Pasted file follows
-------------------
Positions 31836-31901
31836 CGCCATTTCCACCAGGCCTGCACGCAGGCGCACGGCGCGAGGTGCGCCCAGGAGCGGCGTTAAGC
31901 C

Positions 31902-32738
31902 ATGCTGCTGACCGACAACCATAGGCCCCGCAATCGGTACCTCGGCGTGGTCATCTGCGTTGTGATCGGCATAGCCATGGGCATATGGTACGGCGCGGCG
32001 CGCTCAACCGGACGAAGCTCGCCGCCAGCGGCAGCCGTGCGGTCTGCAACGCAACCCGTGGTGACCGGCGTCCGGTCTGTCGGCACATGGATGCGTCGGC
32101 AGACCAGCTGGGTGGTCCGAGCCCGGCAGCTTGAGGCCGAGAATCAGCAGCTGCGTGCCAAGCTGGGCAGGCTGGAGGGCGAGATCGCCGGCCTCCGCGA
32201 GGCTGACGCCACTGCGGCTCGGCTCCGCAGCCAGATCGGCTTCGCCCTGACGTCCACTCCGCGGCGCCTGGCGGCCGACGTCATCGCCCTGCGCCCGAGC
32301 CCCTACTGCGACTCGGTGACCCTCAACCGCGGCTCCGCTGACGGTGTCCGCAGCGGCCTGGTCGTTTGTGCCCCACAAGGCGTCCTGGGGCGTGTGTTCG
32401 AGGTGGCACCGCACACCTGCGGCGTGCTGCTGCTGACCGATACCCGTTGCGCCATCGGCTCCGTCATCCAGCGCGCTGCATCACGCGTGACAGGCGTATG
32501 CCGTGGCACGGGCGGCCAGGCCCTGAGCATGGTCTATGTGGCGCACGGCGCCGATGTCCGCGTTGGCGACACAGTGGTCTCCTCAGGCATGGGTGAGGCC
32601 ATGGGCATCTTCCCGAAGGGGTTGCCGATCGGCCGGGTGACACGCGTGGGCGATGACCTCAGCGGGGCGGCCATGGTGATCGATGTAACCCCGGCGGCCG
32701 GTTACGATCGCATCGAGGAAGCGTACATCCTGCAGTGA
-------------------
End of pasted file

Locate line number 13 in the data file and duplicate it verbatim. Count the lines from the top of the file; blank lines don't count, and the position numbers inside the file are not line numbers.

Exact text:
32701 GTTACGATCGCATCGAGGAAGCGTACATCCTGCAGTGA